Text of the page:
Diagnosing Ectopic (Tubal) Pregnancy With hCG Levels

Pregnant Woman In Consultation with Doctor, Abdominal Exam
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An ectopic pregnancy is a pregnancy in which the fertilized egg implants somewhere outside the uterus (the womb). About 95% of the time, an ectopic pregnancy implants in one of the fallopian tubes, which is why an ectopic pregnancy is often called a tubal pregnancy. But an ectopic pregnancy could also implant on the cervix, an ovary, or elsewhere in a woman's abdomen. 

Sadly, an ectopic pregnancy can't survive. In fact, if it's not treated, a fallopian tube might rupture and the mother could experience blood loss so severe that it could end her life. As a result, ectopic pregnancies must be terminated. 

Does a Low or Slow-Rising hCG Level Indicate an Ectopic Pregnancy?

When you're pregnant, your body releases a hormone called human chorionic gonadotropin (hCG). A low or slow-rising hCG level can be a sign of an ectopic pregnancy, but looking at an hCG level alone isn't usually enough for a doctor to diagnose an ectopic pregnancy. Remember that although a slow-rising or low hCG level is a warning sign of ectopic pregnancy, it doesn't mean that you definitely have an ectopic pregnancy. 

Here are some other possible explanations:

  • You're not very far along in your pregnancy. If tests show that you have had simply one low hCG level, another explanation could be that you are still very early along in the pregnancy. It is much easier to predict whether your pregnancy is ectopic or not after you have had at least two hCG measurements over the span of at least two or three days because then you can compare the numbers. You can see whether the level is rising, and if so, how quickly it's increasing. 
  • You're further along in your pregnancy. If you do have at least two hCG levels to examine, but the hormone isn't doubling every two to three days, remember that hCG tends to rise more slowly toward the middle and end of the first trimester. So if you are further along in your pregnancy, those levels may be considered normal and there may be no cause for concern.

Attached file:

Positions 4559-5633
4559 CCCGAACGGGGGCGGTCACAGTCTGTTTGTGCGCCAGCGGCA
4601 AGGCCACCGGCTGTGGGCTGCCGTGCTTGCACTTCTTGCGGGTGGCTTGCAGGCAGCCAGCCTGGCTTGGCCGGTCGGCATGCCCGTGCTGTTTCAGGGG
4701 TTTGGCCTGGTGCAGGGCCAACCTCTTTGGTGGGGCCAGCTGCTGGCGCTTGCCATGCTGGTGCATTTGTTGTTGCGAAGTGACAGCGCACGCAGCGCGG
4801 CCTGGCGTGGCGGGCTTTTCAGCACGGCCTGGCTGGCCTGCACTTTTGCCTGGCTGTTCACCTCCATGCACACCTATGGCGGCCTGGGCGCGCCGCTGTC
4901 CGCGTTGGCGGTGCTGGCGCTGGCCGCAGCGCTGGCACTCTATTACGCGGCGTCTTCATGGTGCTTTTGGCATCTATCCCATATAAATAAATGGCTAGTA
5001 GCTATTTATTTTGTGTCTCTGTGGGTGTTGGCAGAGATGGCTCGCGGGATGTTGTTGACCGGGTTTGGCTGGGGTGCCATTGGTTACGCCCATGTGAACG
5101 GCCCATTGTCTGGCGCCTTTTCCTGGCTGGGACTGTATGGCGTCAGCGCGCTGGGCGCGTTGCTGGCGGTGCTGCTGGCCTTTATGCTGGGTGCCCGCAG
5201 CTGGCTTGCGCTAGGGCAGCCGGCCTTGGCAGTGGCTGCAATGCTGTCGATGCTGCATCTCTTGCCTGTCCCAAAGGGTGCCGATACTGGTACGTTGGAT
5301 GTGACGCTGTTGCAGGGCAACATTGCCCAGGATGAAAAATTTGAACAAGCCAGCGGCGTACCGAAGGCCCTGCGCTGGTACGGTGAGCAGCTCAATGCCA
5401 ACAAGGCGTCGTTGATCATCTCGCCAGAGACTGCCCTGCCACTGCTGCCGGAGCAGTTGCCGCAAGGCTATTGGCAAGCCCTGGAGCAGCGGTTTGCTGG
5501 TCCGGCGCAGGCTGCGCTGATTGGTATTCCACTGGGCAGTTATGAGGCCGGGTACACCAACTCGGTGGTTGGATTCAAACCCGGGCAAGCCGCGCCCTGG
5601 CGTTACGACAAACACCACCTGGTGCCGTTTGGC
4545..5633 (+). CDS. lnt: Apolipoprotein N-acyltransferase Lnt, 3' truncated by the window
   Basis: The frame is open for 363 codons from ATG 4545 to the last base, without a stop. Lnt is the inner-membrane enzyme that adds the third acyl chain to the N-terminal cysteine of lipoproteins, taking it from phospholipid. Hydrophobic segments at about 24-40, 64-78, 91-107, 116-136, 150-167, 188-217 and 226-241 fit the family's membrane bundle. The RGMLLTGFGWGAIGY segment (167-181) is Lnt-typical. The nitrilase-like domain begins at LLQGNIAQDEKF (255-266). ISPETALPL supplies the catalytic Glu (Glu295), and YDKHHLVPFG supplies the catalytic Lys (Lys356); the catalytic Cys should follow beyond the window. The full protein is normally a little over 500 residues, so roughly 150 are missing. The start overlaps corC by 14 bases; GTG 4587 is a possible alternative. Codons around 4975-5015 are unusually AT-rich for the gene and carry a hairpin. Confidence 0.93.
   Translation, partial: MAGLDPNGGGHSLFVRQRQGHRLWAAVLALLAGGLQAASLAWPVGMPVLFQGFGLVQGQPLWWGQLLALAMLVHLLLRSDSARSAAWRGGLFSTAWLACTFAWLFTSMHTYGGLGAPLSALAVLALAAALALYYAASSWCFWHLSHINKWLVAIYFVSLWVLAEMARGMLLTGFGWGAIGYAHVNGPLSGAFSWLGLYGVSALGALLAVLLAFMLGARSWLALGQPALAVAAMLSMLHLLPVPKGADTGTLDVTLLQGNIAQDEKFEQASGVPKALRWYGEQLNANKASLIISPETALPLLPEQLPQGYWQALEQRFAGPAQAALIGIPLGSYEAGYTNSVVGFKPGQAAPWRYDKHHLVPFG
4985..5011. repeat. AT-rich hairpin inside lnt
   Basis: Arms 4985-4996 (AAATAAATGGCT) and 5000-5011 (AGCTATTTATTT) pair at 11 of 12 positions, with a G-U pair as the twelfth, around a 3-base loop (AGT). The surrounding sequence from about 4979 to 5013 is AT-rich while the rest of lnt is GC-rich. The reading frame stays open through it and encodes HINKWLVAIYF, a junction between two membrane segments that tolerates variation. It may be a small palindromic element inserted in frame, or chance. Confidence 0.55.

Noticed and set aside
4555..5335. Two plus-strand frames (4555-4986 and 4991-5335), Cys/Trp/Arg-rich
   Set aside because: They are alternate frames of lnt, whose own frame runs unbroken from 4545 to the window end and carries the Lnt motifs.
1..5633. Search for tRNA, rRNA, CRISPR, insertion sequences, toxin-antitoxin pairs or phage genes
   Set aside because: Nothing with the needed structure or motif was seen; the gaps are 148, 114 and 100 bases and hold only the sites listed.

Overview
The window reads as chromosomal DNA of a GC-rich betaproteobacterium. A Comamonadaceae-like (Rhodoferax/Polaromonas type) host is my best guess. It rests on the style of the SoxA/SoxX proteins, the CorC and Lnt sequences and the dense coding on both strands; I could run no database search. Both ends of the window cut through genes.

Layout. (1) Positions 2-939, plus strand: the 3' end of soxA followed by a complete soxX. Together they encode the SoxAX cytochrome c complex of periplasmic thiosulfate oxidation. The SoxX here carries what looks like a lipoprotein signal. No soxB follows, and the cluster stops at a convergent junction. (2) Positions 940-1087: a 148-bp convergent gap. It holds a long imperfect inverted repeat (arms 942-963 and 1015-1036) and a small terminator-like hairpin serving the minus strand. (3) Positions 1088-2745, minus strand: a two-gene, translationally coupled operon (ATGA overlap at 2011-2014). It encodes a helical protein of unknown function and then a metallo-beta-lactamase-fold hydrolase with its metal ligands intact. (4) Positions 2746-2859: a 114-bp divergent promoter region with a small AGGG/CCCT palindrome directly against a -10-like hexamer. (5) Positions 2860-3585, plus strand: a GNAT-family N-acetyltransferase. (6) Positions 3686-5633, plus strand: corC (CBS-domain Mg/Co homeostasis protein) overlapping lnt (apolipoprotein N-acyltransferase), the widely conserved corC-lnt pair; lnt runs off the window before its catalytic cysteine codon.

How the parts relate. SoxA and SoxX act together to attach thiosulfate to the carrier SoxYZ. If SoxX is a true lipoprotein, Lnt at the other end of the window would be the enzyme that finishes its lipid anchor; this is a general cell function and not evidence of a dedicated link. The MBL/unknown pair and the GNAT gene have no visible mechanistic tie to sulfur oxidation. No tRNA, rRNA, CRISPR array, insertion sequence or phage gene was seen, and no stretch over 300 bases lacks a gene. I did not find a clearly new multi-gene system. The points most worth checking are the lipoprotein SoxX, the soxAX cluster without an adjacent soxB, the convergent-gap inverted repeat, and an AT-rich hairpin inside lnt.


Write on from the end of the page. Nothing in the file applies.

• You're miscarrying. If you're experiencing any vaginal bleeding or abdominal cramping, or if you notice the loss of any pregnancy symptoms (such as breast tenderness, fatigue, and morning sickness), then it's possible that you are having a miscarriage rather than an ectopic pregnancy. When you miscarry, your hCG level stops rising and starts dropping.

What If A Doctor Suspects an Ectopic Pregnancy?

If your doctor suspects that you may have an ectopic pregnancy, he or she may perform an ultrasound (also known as a sonogram), an imaging test that uses high-frequency sound waves, to get more information. If no gestational sac appears inside the uterus by around week five of gestation, that is a red flag that may signal an ectopic pregnancy. The physician may also do a pelvic exam to feel for a mass in the fallopian tube and to see if you're experiencing any pain or tenderness. 

If you do have an ectopic pregnancy, your doctor can usually terminate the pregnancy using an injectable drug or minimally invasive surgery. Fortunately, most women who experience ectopic pregnancies go on to have ​viable pregnancies afterward.

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  1. Parker VL, Srinivas M. Non-tubal ectopic pregnancy. Arch Gynecol Obstet. 2016;294(1):19-27. doi:10.1007/s00404-016-4069-y.

  2. Panelli DM, Phillips CH, Brady PC. Incidence, diagnosis and management of tubal and nontubal ectopic pregnancies: a review. Fertil Res Pract. 2015;1:15. doi:10.1186/s40738-015-0008-z.

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